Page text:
The sacred fire might not be rekindled by anything so modern as a flint and steel, far less by anything so much more modern as a burning glass.
"The Unwilling Vestal" by Edward Lucas White
A bit of flint, mebbe, or of blue glass bottle.
"Erema" by R. D. Blackmore
Flint had cleared the space in front of him of everything but his two wine-glasses.
"The Blood Red Dawn" by Charles Caldwell Dobie
Flint, however, turned to his telephone and pulled it toward him, over the big sheet of plate glass.
"The Air Trust" by George Allan England
Flint glass is better, and rock crystal is better than flint glass.
"Six Lectures on Light" by John Tyndall
In these chambers were found human remains and objects of flint, bone, earthenware, amber, glass, bronze, and iron.
"Rough Stone Monuments and Their Builders" by T. Eric Peet
In this the jar was made of flint glass, cylindrical in form, six inches in diameter and eight inches deep.
"Cyclopedia of Telephony & Telegraphy Vol. 1" by Kempster Miller
For clear white glass, called flint glass, no color is added.
"How To Write Special Feature Articles" by Willard Grosvenor Bleyer
At this depth a flint was found, and a little higher up on one side of the hole a fragment of glass.
"A Book of Natural History" by Various
It should also be mentioned that flint glass has a much more brilliant appearance than soda glass.
"On Laboratory Arts" by Richard Threlfall
It scratches glass and strikes fire as a flint.
"Lippincott's Magazine, Vol. 26, August, 1880" by Various
Mr. Flint goes home to doze over a diminutive glass of sherry.
"Daisy's Necklace" by Thomas Bailey Aldrich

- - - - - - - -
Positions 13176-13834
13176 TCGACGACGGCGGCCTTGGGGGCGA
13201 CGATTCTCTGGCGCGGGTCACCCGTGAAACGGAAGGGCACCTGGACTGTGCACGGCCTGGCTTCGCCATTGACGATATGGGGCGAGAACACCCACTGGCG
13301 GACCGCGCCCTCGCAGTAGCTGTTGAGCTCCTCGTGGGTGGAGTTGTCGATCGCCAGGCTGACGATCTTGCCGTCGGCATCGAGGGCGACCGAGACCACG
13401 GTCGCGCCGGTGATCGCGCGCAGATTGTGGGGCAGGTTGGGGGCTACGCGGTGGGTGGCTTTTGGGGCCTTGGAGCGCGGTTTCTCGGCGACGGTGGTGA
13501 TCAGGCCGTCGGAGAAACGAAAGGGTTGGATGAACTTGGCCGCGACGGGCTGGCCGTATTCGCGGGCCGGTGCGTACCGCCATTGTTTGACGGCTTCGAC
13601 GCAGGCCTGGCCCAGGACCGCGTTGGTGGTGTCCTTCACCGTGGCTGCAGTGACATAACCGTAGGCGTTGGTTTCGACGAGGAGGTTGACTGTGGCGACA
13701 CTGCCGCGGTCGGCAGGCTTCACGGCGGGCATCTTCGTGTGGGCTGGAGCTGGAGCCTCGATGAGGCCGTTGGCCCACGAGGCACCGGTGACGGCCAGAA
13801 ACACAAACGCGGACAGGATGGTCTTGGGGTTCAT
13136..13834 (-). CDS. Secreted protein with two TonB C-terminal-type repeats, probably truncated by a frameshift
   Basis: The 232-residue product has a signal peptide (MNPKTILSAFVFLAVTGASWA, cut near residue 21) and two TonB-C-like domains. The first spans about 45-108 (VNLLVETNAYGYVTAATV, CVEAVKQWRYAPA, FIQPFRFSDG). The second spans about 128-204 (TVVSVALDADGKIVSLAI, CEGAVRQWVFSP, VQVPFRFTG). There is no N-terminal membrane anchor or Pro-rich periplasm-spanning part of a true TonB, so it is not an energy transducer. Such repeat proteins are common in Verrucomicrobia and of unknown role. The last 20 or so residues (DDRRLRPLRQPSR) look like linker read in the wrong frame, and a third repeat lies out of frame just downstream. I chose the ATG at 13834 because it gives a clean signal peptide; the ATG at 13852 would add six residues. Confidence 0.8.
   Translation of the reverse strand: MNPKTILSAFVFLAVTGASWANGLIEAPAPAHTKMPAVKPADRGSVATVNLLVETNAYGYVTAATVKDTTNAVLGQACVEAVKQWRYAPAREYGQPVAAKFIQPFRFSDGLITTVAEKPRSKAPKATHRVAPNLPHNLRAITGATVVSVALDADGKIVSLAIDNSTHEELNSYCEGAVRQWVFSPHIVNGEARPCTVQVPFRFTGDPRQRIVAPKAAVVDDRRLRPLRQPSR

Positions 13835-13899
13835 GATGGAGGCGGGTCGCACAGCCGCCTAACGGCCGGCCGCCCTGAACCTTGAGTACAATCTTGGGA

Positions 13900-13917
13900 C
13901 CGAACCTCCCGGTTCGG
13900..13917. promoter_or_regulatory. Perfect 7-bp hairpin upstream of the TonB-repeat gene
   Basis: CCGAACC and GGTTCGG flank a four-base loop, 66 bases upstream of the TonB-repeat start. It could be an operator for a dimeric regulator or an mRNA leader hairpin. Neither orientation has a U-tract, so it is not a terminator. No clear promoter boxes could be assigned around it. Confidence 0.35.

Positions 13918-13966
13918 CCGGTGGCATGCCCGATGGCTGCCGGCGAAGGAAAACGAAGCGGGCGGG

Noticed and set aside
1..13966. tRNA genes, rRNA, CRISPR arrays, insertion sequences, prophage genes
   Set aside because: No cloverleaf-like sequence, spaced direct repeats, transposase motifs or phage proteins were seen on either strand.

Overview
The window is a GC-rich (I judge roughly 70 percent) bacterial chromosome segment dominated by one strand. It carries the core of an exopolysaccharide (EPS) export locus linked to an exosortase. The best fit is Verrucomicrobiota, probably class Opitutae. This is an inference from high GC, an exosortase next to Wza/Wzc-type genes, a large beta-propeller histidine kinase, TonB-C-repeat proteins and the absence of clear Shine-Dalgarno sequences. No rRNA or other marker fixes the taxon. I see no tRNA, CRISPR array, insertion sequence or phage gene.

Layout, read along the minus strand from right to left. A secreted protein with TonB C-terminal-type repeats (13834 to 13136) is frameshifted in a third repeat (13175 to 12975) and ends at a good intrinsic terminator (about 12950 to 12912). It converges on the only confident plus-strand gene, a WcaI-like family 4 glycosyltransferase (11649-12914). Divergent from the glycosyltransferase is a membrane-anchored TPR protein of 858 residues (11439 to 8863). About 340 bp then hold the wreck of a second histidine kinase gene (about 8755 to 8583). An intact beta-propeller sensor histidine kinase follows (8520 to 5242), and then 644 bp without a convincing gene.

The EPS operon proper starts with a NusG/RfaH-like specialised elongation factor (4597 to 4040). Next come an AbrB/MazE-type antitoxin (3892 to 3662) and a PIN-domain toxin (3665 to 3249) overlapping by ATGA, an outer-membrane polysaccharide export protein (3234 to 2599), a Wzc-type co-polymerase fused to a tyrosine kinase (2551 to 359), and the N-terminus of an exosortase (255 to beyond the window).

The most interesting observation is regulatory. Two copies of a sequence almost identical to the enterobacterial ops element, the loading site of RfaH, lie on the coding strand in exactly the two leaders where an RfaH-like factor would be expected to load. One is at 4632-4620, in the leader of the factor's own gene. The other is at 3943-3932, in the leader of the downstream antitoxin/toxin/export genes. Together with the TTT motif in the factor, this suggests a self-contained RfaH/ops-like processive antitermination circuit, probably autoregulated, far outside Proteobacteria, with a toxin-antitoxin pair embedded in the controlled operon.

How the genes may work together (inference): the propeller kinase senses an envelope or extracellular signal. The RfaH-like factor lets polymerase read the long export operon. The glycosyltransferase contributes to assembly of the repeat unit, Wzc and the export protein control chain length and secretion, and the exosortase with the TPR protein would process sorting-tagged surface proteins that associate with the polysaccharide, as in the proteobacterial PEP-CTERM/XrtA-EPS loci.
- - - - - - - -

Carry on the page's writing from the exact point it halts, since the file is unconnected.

C., and the resistivity of flint glass at 140 deg.
"Encyclopaedia Britannica, 11th Edition, Volume 6, Slice 8" by Various
A block of flint glass three inches thick has been pierced with the 28-inch spark.
"The Galaxy, May, 1877" by Various
In the early days fire was obtained by the use of flint and steel or the sun-glass.
"The Greater Republic" by Charles Morris
To perfectly purify ordinary red lead for making flint glass.
"The Scientific Basis of National Progress" by George Gore
Powdered flint was formerly used in the manufacture of glass, and is still one of the ingredients of many of the finer varieties of pottery.
"Encyclopaedia Britannica, 11th Edition, Volume 10, Slice 5" by Various
In this furnace the lime and clay, or earth of flint, unite, and form a sort of glass, which floats upon the surface.
"Knowledge is Power:" by Charles Knight
The term flint-glass is now understood to mean a glass composed of the silicates of potash and lead.
"Encyclopaedia Britannica, 11th Edition, Volume 12, Slice 1" by Various
Flint glass (powdered) 10 parts.
"British Manufacturing Industries" by L. Arnoux